Knowledge, attitude and practice towards tuberculosis in Gambia: a nation-wide cross-sectional survey.
Bashorun AO., Linda C., Omoleke S., Kendall L., Donkor SD., Kinteh M-A., Danso B., Leigh L., Kandeh S., D'Alessandro U., Adetifa IMO.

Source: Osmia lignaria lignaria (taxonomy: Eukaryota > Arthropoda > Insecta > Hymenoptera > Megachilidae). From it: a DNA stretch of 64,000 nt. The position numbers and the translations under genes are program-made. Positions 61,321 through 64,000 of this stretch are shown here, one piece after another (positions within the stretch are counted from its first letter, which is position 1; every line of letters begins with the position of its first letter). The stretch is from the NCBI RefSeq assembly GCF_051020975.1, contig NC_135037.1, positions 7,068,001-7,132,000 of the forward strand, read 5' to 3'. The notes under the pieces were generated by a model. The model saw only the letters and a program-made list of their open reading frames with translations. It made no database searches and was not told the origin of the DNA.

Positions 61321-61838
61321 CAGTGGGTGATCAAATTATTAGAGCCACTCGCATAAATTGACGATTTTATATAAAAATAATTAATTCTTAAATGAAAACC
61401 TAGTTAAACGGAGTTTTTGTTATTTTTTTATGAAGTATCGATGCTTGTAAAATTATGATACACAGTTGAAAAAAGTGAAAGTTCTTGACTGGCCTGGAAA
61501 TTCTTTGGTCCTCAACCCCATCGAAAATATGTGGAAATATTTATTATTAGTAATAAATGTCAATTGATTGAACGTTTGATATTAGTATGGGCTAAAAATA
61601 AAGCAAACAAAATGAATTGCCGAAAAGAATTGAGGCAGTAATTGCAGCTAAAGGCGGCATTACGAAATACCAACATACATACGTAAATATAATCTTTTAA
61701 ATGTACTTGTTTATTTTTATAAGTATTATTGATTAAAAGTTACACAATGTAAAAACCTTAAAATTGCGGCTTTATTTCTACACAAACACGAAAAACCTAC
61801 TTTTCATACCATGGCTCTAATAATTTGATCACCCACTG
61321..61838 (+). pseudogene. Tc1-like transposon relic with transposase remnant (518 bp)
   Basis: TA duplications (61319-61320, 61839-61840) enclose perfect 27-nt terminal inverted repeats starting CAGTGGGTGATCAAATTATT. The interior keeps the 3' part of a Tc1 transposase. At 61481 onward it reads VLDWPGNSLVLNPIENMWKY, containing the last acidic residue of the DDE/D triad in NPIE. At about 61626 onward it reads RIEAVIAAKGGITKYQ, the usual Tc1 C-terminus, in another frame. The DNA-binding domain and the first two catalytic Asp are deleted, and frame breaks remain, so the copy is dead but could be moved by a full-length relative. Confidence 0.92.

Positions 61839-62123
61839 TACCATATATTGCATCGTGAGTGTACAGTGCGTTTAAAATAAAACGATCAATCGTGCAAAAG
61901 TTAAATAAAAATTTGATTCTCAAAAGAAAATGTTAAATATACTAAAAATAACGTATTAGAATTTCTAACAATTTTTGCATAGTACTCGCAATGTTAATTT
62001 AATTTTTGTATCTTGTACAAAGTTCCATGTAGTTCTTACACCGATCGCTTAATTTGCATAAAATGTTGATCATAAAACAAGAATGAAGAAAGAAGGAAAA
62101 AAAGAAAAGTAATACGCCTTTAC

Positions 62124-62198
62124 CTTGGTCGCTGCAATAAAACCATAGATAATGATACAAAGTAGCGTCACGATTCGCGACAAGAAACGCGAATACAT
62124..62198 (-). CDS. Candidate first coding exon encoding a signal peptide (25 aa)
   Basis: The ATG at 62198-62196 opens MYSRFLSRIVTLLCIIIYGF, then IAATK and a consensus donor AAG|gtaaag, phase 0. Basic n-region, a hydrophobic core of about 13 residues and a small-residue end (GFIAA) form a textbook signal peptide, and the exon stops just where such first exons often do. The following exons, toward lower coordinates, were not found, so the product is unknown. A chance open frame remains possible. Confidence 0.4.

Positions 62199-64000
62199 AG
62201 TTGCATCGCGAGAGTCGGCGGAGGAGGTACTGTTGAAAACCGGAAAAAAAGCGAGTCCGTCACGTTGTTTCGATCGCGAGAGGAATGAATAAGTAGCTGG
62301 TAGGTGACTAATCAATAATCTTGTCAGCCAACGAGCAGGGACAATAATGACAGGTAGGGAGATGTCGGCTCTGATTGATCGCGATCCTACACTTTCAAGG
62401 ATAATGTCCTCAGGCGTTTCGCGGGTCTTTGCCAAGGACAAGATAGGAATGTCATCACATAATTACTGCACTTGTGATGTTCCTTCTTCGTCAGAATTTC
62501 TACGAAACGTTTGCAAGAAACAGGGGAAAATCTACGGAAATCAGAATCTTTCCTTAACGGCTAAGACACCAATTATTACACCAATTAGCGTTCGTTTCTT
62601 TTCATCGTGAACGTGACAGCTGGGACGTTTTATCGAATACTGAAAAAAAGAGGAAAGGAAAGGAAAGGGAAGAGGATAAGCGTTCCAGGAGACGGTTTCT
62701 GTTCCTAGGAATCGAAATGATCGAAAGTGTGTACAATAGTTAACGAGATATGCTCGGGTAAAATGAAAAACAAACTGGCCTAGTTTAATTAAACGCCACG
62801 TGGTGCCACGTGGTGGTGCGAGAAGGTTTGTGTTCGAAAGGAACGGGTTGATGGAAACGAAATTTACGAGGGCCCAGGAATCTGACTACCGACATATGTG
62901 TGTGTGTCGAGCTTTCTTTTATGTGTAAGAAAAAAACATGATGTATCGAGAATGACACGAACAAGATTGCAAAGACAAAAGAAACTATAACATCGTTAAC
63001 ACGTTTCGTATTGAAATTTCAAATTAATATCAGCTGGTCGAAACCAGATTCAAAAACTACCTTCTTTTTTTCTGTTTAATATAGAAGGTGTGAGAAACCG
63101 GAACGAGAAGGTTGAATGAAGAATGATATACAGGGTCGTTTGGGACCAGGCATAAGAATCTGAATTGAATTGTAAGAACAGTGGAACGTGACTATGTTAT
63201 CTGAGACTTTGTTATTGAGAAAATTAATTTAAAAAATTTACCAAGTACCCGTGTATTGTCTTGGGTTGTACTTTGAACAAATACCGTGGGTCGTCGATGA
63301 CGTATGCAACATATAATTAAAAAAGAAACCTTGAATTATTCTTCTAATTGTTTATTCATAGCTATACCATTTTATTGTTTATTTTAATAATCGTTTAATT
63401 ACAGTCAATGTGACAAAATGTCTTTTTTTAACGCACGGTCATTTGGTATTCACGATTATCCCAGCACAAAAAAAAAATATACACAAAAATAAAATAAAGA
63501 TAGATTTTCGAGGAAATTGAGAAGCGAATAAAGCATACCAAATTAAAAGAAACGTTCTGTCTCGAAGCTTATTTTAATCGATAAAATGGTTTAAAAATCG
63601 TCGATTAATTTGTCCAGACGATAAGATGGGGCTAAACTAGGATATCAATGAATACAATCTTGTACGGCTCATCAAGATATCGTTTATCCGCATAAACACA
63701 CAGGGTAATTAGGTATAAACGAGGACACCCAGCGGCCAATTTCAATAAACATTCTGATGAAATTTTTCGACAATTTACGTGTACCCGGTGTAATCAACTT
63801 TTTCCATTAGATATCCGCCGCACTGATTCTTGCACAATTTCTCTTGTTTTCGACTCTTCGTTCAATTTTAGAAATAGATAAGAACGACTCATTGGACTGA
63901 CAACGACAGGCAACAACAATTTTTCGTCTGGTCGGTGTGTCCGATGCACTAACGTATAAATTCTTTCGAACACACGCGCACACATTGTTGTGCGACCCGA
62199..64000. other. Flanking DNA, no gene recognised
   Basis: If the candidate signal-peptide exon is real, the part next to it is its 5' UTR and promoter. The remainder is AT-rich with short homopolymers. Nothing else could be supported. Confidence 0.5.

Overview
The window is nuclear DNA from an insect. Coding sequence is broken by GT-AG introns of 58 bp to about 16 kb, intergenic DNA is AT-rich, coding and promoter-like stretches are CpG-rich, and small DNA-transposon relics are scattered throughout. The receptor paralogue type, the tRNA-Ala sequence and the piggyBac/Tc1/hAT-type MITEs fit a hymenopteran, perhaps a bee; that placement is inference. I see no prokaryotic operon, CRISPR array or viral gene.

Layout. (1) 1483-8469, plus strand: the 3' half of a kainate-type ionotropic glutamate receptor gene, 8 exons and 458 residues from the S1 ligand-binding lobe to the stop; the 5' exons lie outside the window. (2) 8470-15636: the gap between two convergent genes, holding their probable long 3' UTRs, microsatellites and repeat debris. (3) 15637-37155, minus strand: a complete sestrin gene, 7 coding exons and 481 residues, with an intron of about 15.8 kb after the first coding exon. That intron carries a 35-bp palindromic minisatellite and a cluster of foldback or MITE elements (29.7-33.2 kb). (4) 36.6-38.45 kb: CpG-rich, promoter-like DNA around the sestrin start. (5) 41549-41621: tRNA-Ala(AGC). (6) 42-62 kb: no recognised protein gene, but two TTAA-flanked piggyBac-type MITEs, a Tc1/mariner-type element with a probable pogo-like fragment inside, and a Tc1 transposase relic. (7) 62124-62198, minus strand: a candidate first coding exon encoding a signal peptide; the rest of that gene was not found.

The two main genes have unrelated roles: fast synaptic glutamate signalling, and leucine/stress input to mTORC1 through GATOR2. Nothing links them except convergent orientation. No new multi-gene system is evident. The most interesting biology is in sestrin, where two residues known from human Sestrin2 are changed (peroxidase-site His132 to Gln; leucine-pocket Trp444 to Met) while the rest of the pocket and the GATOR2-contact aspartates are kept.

BackgroundEarly diagnosis and treatment of tuberculosis (TB) are the mainstay of global and national TB control efforts. However, the gap between expected and reported cases persists for various reasons attributable to the TB services and care-seeking sides of the TB care cascade. Understanding individual and collective perspectives of knowledge, attitudes, beliefs and other social circumstances around TB can inform an evidence-based approach in engaging communities and enhance their participation in TB case detection and treatment.MethodsThe study was conducted during the Gambian survey of TB prevalence. This was a nationwide cross-sectional multistage cluster survey with 43,100 participants aged ≥15 years in 80 clusters. The study sample, a random selection of 10% of the survey population within each cluster responded to a semi-structured questionnaire administered by trained fieldworkers to assess the knowledge, attitudes and practice of the participants towards TB. Overall knowledge, attitude and practice scores were dichotomised using the computed mean scores and analysed using descriptive, univariable and multivariable logistic regression.ResultsAll targeted participants (4309) were interviewed. Majority were females 2553 (59.2%), married 2614 (60.7%), had some form of education 2457 (57%), and were unemployed 2368 (55%). Although 3617 (83.9%) of the participants had heard about TB, only 2883 (66.9%) were considered to have good knowledge of TB. Overall 3320 (77%) had unfavourable attitudes towards TB, including 1896 (44%) who indicated a preference for staying away from persons with TB rather than helping them. However, 3607(83.7%) appeared to have the appropriate health-seeking behaviours with regard to TB as 4157 (96.5%) of them were willing to go to the health facility if they had symptoms suggestive of TB.ConclusionsAbout 3 in 10 Gambians had poor knowledge on TB, and significant stigma towards TB and persons with TB persists. Interventions to improve TB knowledge and address stigma are required as part of efforts to reduce the burden of undiagnosed TB in the country.